Will Onda often told reporters, friends and family that his first appearance outside Lancashire was at the Royal Aquarium in London. This, I can now confirm, was a very long engagement for the Brothers Onda starting in October 1894. The Brothers Onda were acrobats who thrilled the crowds with their Triple Horizontal Bar act. This part of Onda’s career has led me on a journey into the precarious world of horizontal bar performers in Victorian theatres.
Today we know the horizontal bar as a piece of apparatus used for artistic gymnastics in professional tournaments, such as the Olympic Games. The video below is of American gymnast, Paul Hamm’s, amazing horizontal bar routine in 2004.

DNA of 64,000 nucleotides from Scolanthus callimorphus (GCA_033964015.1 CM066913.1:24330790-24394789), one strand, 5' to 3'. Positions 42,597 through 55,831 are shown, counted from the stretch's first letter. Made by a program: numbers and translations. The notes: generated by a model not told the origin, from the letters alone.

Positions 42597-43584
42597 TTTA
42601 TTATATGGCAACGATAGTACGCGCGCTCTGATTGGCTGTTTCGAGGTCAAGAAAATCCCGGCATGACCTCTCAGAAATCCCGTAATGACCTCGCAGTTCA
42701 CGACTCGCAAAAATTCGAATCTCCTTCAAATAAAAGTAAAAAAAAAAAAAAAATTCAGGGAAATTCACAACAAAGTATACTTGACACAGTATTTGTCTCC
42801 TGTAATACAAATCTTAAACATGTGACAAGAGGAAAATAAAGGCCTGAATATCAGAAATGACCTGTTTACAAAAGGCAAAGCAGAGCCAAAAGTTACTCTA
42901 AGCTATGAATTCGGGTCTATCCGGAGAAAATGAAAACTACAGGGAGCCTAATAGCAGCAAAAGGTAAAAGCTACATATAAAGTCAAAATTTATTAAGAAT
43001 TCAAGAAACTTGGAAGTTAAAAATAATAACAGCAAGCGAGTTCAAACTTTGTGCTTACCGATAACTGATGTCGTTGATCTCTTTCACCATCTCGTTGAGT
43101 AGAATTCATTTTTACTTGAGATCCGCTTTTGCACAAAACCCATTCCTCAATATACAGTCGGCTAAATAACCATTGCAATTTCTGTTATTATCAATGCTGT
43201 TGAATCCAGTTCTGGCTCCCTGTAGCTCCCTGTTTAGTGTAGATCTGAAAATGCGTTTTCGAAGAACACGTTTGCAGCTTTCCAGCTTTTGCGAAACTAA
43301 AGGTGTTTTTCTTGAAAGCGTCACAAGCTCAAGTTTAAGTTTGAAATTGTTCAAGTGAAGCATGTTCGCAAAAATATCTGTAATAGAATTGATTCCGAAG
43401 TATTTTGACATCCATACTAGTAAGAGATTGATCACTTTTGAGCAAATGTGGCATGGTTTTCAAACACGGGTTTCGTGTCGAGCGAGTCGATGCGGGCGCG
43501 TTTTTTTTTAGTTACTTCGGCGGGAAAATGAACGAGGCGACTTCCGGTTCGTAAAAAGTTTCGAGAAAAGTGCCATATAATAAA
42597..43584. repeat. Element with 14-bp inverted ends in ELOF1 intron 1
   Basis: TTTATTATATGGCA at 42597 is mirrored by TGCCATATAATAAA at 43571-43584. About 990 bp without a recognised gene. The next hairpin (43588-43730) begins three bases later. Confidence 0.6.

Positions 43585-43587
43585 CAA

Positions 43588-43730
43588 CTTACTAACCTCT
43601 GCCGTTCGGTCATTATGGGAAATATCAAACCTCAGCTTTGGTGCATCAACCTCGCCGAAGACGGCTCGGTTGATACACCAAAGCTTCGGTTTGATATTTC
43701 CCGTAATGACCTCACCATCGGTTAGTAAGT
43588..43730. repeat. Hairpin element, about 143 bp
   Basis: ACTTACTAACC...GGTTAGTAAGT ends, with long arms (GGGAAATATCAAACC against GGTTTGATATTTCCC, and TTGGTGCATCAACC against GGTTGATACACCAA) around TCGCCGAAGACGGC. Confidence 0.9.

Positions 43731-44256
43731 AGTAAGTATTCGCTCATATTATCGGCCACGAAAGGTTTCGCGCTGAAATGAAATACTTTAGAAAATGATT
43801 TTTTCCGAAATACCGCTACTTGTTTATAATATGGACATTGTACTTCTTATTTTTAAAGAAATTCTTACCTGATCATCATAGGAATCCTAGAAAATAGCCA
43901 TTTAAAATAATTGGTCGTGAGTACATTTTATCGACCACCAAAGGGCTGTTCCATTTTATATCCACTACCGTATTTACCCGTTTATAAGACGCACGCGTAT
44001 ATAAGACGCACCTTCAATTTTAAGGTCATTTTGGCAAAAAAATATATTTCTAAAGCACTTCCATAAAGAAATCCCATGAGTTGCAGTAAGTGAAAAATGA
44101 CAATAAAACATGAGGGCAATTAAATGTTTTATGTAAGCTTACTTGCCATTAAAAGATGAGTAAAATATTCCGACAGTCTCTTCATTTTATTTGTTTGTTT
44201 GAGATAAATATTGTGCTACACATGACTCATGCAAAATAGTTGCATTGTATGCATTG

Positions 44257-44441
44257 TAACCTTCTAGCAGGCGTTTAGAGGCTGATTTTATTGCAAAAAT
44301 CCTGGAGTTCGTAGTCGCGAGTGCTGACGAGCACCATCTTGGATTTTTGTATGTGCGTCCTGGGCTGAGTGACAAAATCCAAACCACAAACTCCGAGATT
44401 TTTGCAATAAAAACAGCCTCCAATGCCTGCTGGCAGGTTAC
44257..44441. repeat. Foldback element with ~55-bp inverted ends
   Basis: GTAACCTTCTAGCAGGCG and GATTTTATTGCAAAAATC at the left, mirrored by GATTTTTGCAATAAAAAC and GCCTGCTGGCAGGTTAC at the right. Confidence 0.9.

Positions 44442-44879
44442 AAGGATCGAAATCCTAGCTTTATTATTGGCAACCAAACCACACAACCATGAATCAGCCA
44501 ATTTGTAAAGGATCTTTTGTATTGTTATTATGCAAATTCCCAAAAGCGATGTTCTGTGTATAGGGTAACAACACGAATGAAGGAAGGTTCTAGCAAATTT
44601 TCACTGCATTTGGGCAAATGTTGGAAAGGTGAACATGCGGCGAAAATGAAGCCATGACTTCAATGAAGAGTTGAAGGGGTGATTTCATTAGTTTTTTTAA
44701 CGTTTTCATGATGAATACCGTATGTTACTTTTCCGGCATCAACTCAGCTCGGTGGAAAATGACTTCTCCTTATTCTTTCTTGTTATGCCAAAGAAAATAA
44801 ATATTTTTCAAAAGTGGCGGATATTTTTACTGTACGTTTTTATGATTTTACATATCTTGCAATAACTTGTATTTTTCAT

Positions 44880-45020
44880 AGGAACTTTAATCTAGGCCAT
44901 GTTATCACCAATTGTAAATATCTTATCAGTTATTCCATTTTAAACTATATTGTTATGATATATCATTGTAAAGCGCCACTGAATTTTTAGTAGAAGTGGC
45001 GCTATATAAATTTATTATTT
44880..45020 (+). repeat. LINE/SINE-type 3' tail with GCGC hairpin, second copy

140 years ago this kind of gymnastics was a form of entertainment which thrilled Victorian audiences. However, instead of a single or double bar, Victorian gymnasts like Will Onda used triple horizontal bars. This enabled gymnasts to move from bar to bar while performing their routines. The Royal Aquarium in London developed a reputation for daring and dangerous circus and acrobatic acts. This reputation was not unfounded and Onda himself not only performed there but was quickly introduced to the risks of the horizontal bars. The article below was published in the Era newspaper on the 8th December 1894.
Arthur Barrett was a 24 year old acrobat who was part of the Volar troupe of horizontal bar performers who were appearing at the Royal Aquarium. The Brothers Onda attended his funeral. The description of the accident gives us an insight into the risks associated with the horizontal bar. Onda performed his triple bar act for ten years, without accident or injury, who knows?